Kennelly puts into perspective the idea of girls being impediments in the waves. "Kooks are kooks regardless of whether they are boy or girl. It's great for the sport to have more women in it, it can only make it grow, and the prize money can only grow. The sponsors should realize that we are the ones who shop and buy."

Haleiwa pro surfer Abubo is another of the young crew who are raising the performance level during competition and free-surfing sessions. "These days we're doing more crazy things. Now it's not just one girl in the lineup, you see a bunch of women surfing. It's cool."

Most young wahine surfers have not endured the antagonism or chauvinist gallantry that greeted their surfing sisters in years past. Still, what must it be like to paddle out into a lineup filled with wave riders who consider you the weaker sex?

"Surfers are gorgeous, they are tanned and healthy. Of course you want to be surrounded by 30 guys," says North Shore surfer Leah Metz.

Even with the dramatic increase in women ascending in sports and business, wahine might not have taken to the waves in such irresistible swarms if not for a pair of material developments. The resurrection and refinement of longboards allows wahine to overcome their paddling disadvantage, and new designs in surf wear put them into the waves in greater style and comfort.

"They got board shorts, which opens it up more for girls to go in the water," says Aipa. "The longboard has opened it up even more."

Rather than being annoyed or threatened by the tsunami of wahine surfers, many guys are enjoying the ride. Kauai surfer Bruce Irons has watched with keen interest as the waves have filled up with girls. "It brightens up the lineup. Some of the girls are reckless, they're amazing, they go for it. I just watch them and enjoy the show."

Big Island pro surfer Shane Dorian also has been amazed by the increasing number of wahine wave riders. "It's cool, it's good for surfing. On the North Shore in winter you see tons of little kids surfing Pipe, Waimea, Sunset on big days, and girls are following suit."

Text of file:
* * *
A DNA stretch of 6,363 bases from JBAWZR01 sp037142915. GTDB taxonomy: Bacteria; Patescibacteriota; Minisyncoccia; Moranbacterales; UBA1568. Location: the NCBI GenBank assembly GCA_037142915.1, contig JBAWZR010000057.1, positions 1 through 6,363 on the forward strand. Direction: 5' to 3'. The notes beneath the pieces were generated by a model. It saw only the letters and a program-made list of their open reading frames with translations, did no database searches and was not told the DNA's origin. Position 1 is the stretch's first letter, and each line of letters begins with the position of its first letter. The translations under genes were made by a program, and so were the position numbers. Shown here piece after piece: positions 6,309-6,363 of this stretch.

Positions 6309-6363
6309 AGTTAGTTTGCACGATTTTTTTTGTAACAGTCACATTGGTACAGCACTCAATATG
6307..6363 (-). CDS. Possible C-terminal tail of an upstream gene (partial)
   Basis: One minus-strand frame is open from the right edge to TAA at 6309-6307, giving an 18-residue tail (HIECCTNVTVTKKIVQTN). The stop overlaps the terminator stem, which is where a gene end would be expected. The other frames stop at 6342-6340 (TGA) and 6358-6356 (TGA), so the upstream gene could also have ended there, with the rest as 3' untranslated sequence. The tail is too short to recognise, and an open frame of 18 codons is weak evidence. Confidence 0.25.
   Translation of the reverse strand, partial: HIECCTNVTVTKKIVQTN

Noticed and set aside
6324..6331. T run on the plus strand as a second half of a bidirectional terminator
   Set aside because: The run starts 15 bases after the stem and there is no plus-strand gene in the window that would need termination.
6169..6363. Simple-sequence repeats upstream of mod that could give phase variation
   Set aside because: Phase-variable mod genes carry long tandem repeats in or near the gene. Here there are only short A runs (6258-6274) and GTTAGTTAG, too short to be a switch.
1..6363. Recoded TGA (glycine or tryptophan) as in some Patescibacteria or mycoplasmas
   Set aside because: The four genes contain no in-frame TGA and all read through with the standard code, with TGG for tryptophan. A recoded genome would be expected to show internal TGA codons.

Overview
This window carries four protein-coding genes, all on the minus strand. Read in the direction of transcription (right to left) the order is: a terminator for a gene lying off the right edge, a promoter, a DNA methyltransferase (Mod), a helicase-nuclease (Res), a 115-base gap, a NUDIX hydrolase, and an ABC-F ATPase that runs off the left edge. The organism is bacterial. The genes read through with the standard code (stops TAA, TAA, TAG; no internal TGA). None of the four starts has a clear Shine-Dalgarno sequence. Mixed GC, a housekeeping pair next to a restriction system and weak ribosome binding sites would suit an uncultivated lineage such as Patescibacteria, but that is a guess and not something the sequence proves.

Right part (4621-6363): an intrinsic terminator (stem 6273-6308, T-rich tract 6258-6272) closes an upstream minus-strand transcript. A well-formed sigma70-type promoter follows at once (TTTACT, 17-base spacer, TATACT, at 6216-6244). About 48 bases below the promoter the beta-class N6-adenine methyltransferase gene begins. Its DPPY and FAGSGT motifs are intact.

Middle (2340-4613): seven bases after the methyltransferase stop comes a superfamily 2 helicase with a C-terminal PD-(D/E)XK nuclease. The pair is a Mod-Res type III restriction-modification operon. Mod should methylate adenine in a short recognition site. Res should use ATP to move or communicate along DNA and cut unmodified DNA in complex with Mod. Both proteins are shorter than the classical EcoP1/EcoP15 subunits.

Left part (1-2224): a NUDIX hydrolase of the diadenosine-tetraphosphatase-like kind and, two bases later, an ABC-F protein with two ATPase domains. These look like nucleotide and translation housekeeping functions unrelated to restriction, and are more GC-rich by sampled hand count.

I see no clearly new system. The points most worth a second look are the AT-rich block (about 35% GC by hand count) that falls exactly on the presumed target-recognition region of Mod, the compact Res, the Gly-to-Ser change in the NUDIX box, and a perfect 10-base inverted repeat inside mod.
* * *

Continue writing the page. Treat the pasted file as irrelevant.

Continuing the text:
Perhaps the greatest measure of just how many wahine are flocking to the waves is their participation in surf contests. A few years ago on Kauai, Kennelly and others had to compete against the boys because they couldn't round up enough girls to fill one heat.

"Now, talking to my friend Coral McCarthy, a longboarder on Kauai, she said 'Oh yeah, you know that Roxy event had a hundred something girls,' " says Kennelly.

More than 250 wahine entered China Uemura's most recent longboard contest in Waikiki. At Makaha, Buffalo Keaulana's Big Board contest has enjoyed similar growth in wahine participation, while the Triple Crown of Surfing has added another event to its stable of North Shore winter contests.

And yet, there is a price to be paid for the new assertiveness among wahine surfers.

"I just entered China's contest, and it was very aggressive," says Diane Tachera. "The feeling was less aloha spirit in China's event."

World champion Layne Beachley is thrilled by this new wave of wahine surfers, with a caveat. "I am happy to see that, as long as they still respect the locals and the guys in the water. It's great to see the assertiveness of the younger girls, but that can be taken for cockiness. They'll learn."

Ah yes, the dark side. It would be naive to think women are welcome every time they paddle out.

Waikiki beachboy Rabbit Kekai has seen the waves at Queens slowly fill with wahine over the decades, and sometimes the invasion makes his blood boil.

"The ones that can handle, who know what they are doing, there is no problem with the guys. But these days, you get 10-minute ukus out there, bailing out in front of you, causing a hazard for themselves and everyone."

But Ballard is excited about the future.

"It's really good to see these girls with good technical style and ripping," says Ballard, who was astonished last summer when 15-year-old Sophia Mulanovich from Peru gave her a whipping in a world tour contest in South Africa.

"It's neat to see these girls out there looking at us and thinking, 'I'm going to be better than them.' And pushing themselves. And by the time they get to our level they will be twice as good as us."